At all times, the display shows the temperature readings from the two probes, which plug into the right side of the transmitter. The two zones of the LCD are clearly labeled as “PROBE 1” and “PROBE 2,” so there’s never any confusion. Additional icons indicate if the signal is broadcasting and the battery level.

Flipping to the back of the transmitter, we find two excellent convenience features. The first is a small flip-out stand, perfect for resting it on a side shelf attached to your grill or any nearby surface.

The second is a handy hanging hole that slides in and out of the transmitter as needed. Anyone who doesn’t have a side shelf (like kettle grill owners) will appreciate this bonus feature.

You’ll also find the battery compartment on the back, with the cover held in place with a simple integrated clip; no need to remove any tiny screws to replace the pair of AAA batteries inside.

The plastic housing is solid and feels durable. In addition, ThermoPro added ridges on the gray band that connects the back to the front of the housing to make it easier to grip.

However, I have to say I’m more a fan of the covers used on ThermoPros other thermometers such as the TP-20 and TP-08. These come encased in a splash-proof, durable rubber sleeve that will be way more protective in case of being dropped.


The receiver is a hefty unit featuring a 1.9” x 2.25” LCD screen with black characters on an orange background. Style-wise, it’s a match to the transmitter, with the same orange/black/gray color scheme and a grip enhancer on the side.

Below the LCD is a panel with eight buttons. This is where you’ll set all your target temperatures, timers, and alarms. The buttons are large, easy to press, and clearly labeled with high-contrast white on black letters and symbols.

The LCD is divided into three sections: one for each probe and a third dedicated to a timer. Each probe section will display the target temperature, the actual temperature, and the type of meat you’re cooking if selected. If you choose to set a temperature range alarm, the HI and LO temperatures will display instead of the single target temperature.

On the back of the receiver, you’ll find a flip-out stand for resting it on a table, a magnet so you can mount it to anything metal, and an integrated hanging hook. The battery compartment is also here, and again, no screws are required.


The potential range for the wireless signal is 500 feet.

Various factors can reduce the range, such as physical obstructions like walls, or electromagnetic interference, including other wireless devices.

Generally speaking, though, the range is much, much better than with the many Bluetooth thermometers I own.

A Look at the Probes

The ThermoPro TP826 comes with two stainless steel temperature probes. You can use either probe for food or ambient temperature.

For ambient readings, slide on the metal clip to hold the probe in place just under an inch above the grate.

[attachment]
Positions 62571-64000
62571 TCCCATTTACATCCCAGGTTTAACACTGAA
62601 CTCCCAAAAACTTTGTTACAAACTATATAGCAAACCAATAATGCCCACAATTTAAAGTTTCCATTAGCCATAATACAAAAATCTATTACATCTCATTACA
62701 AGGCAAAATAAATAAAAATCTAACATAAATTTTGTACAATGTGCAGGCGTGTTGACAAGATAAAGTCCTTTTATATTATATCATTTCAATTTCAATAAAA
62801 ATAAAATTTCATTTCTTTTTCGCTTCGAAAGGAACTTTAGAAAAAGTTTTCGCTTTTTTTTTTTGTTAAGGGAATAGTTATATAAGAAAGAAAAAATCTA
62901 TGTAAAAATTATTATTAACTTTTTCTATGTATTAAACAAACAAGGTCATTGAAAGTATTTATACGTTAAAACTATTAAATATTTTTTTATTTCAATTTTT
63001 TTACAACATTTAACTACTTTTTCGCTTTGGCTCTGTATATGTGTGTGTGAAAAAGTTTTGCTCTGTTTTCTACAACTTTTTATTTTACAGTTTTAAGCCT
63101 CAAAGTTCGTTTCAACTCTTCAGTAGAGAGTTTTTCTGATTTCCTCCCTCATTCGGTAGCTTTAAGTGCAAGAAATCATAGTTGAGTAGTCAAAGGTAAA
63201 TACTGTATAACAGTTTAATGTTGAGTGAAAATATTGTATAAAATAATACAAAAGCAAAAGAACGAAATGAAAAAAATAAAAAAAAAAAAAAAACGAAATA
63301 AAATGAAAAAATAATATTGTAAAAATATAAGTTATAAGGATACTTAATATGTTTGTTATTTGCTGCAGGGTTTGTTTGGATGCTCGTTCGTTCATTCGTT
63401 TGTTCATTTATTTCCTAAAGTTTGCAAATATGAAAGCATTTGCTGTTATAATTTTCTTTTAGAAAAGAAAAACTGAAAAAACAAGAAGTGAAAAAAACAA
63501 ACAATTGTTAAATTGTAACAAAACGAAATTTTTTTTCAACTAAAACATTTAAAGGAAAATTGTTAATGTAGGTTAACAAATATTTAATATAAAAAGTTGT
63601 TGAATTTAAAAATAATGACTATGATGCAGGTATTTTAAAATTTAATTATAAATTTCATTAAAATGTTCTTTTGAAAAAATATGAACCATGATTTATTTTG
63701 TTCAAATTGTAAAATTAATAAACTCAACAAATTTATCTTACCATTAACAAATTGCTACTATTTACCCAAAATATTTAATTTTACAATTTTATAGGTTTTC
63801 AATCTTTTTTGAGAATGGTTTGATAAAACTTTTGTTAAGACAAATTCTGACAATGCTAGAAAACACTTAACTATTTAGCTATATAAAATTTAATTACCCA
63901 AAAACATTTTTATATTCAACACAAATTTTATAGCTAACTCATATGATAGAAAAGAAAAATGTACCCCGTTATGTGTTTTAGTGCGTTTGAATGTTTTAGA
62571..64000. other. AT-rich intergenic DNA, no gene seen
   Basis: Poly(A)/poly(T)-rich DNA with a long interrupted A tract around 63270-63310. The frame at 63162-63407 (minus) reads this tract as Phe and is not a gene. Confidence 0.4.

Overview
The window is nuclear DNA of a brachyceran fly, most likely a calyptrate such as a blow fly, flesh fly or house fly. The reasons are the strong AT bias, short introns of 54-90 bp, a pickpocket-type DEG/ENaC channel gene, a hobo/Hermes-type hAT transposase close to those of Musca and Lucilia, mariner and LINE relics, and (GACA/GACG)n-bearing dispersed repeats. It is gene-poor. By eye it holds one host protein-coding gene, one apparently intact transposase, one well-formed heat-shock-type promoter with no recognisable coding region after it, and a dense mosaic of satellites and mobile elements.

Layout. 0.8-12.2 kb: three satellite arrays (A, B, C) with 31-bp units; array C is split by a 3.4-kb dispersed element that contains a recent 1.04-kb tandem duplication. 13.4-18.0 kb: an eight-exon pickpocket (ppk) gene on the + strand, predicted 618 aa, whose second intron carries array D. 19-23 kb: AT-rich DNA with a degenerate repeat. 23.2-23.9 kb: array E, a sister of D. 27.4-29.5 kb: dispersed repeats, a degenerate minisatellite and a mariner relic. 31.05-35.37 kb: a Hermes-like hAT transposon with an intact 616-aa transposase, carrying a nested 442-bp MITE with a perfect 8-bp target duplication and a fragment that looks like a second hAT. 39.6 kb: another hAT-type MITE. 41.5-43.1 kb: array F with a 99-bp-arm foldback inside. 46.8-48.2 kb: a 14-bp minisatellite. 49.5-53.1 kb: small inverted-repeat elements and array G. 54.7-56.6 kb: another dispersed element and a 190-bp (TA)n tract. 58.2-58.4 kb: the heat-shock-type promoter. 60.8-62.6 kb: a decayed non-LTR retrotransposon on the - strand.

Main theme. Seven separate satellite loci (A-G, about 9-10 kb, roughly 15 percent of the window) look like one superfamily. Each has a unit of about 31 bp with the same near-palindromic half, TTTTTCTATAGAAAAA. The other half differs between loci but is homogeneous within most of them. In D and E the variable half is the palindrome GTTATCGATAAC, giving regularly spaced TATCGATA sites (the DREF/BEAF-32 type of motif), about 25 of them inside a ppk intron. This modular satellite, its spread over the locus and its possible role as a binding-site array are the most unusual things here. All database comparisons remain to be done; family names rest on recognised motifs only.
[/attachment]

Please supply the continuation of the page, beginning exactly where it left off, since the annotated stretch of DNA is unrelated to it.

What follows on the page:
ThermoPro TP826 probes, one in a chicken, the other sitting just above the grill grates using the supplied c.

Each probe measures 8 inches long and comes attached to a 49-inch wire. Connection to the transmitter is via a 3.5mm plug, much like you find on a standard set of earbuds.

Where the wire meets the probe, there’s a wider, two-inch-long section of grooved stainless steel for gripping as you insert and remove the probe from your food. That leaves about 6 inches of actual probe for insertion.

The final half-inch of each probe tapers to a point to make it easier to insert into your meat.

Ease of Use

You’ll find the TP826 very simple and intuitive to use. The paper instructions aren’t the clearest, but there’s an excellent set-up video by ThermoPro available on YouTube that you can see below:

One thing you won’t need to set up at all is the wireless pairing. Your transmitter and receiver were paired at the factory; pop in the batteries, and you’re ready to roll. However, should they ever unpair, it’s a simple matter to reconnect them.

All the buttons are clearly labeled and easy to press. There are a few with multiple uses — not always my preferred set-up — but I didn’t find myself ever triggering the wrong function.

The LCD screens are large and easy to read, even from a distance. If you’re not getting any younger, you’ll appreciate this feature. And the backlight works extremely well also, making it easy to read in the dark.

Two photos of the thermopro tp826, one with backlight on, and one with it o.

And, with the options to hang, stand or, in the case of the receiver, magnetically attach, you won’t have any issues finding somewhere to put either unit while in use.

Speed and Accuracy

The response time for the TP826 is very good; figure about 5 seconds to get a reading. That would be slow for an instant-read thermometer, but it’s very good for this thermometer style.

My experiences with ThermoPro thermometers have been consistent: they always meet or exceed the provided specs for accuracy. The manufacturer claims ±1.8 ˚F (±1.0 ˚C) accuracy, so let’s put that to the test.

Ice Water Test

ThermoPro TP826 measuring ice water, and reading 35 degrees Fahrenheit for both probes, with a Thermapen One showing 31.9 degr.

Iced water should read 32 ˚F. And as can be seen in the photograph, using a Thermapen One (an incredibly accurate instant-read thermometer) it measured 31.9 ˚F.

So I was surprised to see the Thermopro TP826 measuring 35 ˚F on both probes during this test. This is 3 ˚F out, and more than their stated accuracy.